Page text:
Canadian Carwash Operators: Beware Low Quality Hog’s Hair Brushes

Canadian Carwash Operators: Beware Low Quality Hog’s Hair Brushes

For years, Canadian carwash operators have relied on hog’s hair brushes in self-serve bays as foaming brushes, or as general prepping tools prior to a wash.  

Known for its superior cleaning, soft-touch, and long life, hog’s hair is the ideal brush material for a gentle cleaning, but, when needed, can still provide a firm scrubbing action for stubborn dirt and debris.

Still, as imports from overseas continue to enter the market, operators are advised to watch for the subtle signs of lower quality offerings: Namely, compromises in the length, thickness, and density of the hair used in the manufacture of the brush itself. Although skimping on these factors can reduce the price by a few dollars, inferior hog’s hair brushes must be replaced more often, provide a poorer wash, and can fail prematurely.

Fortunately, long-time North American manufacturers of carwash products have specialized in producing superior hog’s hair brushes with long-established techniques to ensure the quality of the hair and the final product. These quality offerings are designed to last much longer and clean much better while providing a significantly greater long-term value.

“At their best, hog’s hair bristles offer finer, longer filaments than any other material for a softer, plusher wash, that will not scratch, and minimizes grit accumulation,” says Robert Pecora, president of Chicago, IL based Erie Brush, a manufacturer of hog’s hair brushes, cloth, foam, tire/wheel brushes and detailing brushes to the carwash industry since 1948.

Wet Blue Car Body Right After Power Washing. Close Up Photo. Automotive Theme.

Quality hog’s hair is tapered and much softer at the feathered tips for gentle washing, while still allowing for stronger scrubbing when pressure is applied. Compared to other brush materials, hog’s hair is durable, super soft, and resilient despite bending and prolonged use, and so is the most profitable choice in the long run.

However, this is only the case when the hog’s hair used in the manufacturing of the product is of the highest quality.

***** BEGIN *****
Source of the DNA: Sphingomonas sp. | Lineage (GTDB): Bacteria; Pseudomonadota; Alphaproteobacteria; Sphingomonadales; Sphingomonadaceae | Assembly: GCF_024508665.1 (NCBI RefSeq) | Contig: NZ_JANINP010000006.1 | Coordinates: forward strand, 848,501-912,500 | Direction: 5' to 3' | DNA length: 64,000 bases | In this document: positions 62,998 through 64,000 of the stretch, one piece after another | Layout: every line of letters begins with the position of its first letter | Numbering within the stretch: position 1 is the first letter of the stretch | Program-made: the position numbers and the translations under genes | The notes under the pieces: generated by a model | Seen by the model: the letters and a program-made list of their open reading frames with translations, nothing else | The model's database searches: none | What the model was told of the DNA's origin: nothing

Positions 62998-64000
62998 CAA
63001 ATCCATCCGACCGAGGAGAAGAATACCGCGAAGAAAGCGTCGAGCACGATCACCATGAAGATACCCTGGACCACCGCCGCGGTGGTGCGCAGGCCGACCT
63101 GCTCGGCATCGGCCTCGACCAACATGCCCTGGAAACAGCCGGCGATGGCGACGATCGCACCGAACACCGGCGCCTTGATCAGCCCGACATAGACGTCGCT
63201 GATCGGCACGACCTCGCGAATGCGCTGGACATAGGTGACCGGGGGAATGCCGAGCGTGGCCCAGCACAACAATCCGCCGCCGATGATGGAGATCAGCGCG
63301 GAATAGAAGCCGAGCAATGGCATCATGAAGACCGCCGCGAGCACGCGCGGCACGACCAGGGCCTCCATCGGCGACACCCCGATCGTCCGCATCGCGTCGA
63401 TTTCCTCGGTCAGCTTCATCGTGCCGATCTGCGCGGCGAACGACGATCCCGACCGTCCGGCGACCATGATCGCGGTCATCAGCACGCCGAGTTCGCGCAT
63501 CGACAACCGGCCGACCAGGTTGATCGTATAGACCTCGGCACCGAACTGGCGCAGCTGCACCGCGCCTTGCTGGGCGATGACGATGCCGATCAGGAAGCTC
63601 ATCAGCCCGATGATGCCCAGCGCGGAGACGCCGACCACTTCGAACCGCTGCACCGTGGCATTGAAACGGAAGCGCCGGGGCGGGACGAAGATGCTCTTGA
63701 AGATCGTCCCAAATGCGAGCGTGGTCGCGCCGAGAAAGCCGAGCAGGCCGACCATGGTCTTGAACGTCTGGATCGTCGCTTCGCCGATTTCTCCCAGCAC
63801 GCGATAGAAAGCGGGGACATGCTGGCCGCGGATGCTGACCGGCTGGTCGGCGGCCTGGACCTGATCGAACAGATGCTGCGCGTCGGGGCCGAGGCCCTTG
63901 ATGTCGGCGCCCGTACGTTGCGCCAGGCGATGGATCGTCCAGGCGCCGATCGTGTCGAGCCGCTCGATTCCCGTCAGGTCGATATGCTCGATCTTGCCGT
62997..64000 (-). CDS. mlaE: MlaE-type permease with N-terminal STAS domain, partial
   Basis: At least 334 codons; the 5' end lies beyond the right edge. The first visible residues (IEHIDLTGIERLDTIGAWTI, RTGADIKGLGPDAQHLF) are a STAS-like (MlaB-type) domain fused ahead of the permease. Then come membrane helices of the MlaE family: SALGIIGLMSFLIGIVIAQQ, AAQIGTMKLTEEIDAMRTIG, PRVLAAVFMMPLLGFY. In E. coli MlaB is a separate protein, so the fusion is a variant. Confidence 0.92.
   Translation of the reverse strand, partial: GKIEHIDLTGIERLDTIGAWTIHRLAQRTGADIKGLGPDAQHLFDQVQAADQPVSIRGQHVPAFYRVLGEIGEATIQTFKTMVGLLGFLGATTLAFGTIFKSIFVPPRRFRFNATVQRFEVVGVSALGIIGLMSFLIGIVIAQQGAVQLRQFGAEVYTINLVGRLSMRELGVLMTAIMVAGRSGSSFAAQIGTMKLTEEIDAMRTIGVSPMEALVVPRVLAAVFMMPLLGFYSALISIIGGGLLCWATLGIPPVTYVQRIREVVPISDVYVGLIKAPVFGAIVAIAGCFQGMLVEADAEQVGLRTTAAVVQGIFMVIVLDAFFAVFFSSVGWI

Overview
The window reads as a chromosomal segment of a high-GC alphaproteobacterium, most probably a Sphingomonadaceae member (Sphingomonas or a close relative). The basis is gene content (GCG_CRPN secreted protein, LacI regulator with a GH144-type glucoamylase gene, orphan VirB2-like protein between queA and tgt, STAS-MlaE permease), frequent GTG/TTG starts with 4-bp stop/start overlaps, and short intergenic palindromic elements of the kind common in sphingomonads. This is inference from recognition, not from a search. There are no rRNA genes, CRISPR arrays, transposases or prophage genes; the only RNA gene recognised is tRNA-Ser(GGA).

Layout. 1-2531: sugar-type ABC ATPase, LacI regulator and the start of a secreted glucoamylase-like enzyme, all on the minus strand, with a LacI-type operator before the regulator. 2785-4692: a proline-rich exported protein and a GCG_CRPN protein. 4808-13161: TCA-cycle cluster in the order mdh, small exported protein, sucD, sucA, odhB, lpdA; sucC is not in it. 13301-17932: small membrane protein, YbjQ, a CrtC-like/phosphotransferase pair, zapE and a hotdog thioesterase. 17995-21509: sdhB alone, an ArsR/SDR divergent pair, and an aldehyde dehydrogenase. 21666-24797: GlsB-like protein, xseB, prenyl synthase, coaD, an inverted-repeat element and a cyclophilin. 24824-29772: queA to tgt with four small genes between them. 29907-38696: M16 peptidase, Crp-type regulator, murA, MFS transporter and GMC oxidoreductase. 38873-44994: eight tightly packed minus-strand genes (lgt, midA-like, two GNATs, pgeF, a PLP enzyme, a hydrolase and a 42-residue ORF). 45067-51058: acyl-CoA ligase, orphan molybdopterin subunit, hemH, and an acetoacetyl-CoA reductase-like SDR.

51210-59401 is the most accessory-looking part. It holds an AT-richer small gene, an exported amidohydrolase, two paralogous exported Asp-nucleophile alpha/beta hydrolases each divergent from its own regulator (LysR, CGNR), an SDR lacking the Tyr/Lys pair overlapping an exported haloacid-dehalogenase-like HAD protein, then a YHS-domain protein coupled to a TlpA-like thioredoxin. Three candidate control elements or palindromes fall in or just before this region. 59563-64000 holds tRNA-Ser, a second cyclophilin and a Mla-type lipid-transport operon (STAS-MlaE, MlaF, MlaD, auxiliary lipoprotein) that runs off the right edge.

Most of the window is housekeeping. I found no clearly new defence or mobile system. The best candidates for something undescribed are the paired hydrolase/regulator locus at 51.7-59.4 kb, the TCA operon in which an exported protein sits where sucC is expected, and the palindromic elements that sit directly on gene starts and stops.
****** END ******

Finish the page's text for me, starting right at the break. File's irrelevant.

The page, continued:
“In general, the shorter the brush filament length and bigger the diameter filament, the harder it presses on the car; and the longer and finer the filament the more gently it presses on the car,” explains Pecora. “So, a quality hog’s hair brush will have more density of hair that is not only the proper thickness but also longer.”

The best hog’s hair should also be able to quickly recover its natural shape even when bent 90-degrees. In fact, one quality hog’s hair brush can outlive three to four less expensive options, which can remain bent out of shape.

To underscore the importance of the quality of the hair, Erie Brush utilizes equipment that eliminates any shorter loose hair from the supplier. “We only use the plushest bristles with proper thickness and length while eliminating weaker bristles to make the highest quality brush. This provides a better wash far longer, which keeps the customer coming back,” says Pecora.

“Poorly designed or constructed brushes that save Canadian carwash operators a few dollars up front often can be more costly in the long run. The cost may not be in dollars and cents alone but may affect the reputation of the operation as well as have a negative impact on repeat business,” adds Pecora. He notes that domestic production also lowers shipping cost and speeds order fulfillment while supporting American jobs.

The bottom line is that if Canadian carwash owners want to offer customers an exceptional wash that keeps them coming back, there is no substitute for a high-quality brush. 

Since offering vehicle owners a quality wash can be essential to attracting more business and referrals, Pecora also offers the following tip for self-serve bay foaming brushes, where the most hog’s hair brushes are utilized.

“In terms of foaming brush head design, the more holes available to dispense high quality foam, the more even the foam application along the entire length of the hog’s hair brush, and the better the wash and glide along the car’s surface,” says Pecora.

He cautions that if a foaming brush head has just two holes, the foam comes out in two spots and there is not enough foam for all the bristles. This makes washing the car more difficult and marking the car paint more likely.

“For an even foam spread that covers all the brush bristles, you need more foam holes,” says Pecora. “For instance, a nine-inch rectangular brush head should have at least six foam holes for the best wash and brush glide across the car’s surface.”

According to Pecora, the superior quality foaming brush head design with six foam holes is produced and offered from North American manufacturers, while the two-hole design is more typical of an overseas supplier.

As for the hog’s brushes used at prep stations, Pecora suggests spending at least a little bit of time reviewing the options and asking questions of the manufacturers. 

“As a manufacturer, we understand that the brushes essentially look the same to the untrained eye, with one costing less, but there are considerably differences in quality that ultimately affect the performance and the final cost,” says Pecora. “So, Canadian carwash operators should spend the time to identify the quality hog’s hair prep or foaming brush that will provide the greatest long-term ROI and not just the least expensive option available.”

 

For more info, call 800-711-3743 (ERIE) in US, 773-477-9620 internationally; Fax 800-798-3743 (ERIE) in US, 773-477-6030 internationally; email sales@eriebrush.com; visit www.eriebrush.com; or write to Erie at 860 West Fletcher St., Chicago, IL  60657.

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